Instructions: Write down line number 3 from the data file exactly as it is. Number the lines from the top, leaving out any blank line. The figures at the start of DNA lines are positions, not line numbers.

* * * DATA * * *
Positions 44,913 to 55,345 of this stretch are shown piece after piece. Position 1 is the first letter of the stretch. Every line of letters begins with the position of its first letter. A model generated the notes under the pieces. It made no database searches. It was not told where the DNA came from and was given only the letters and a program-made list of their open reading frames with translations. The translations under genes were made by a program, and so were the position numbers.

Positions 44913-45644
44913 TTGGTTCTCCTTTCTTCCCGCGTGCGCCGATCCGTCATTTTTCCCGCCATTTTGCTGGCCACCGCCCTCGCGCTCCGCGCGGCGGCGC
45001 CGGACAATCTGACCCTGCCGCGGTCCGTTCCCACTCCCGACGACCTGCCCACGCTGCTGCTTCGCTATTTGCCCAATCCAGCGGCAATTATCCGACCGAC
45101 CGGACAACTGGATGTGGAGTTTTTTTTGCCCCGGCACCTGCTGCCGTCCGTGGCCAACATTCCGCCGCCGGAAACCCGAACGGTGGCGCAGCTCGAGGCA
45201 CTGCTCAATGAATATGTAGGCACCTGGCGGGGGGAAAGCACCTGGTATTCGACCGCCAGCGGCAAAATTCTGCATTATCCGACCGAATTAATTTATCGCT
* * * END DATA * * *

44913 TTGGTTCTCCTTTCTTCCCGCGTGCGCCGATCCGTCATTTTTCCCGCCATTTTGCTGGCCACCGCCCTCGCGCTCCGCGCGGCGGCGC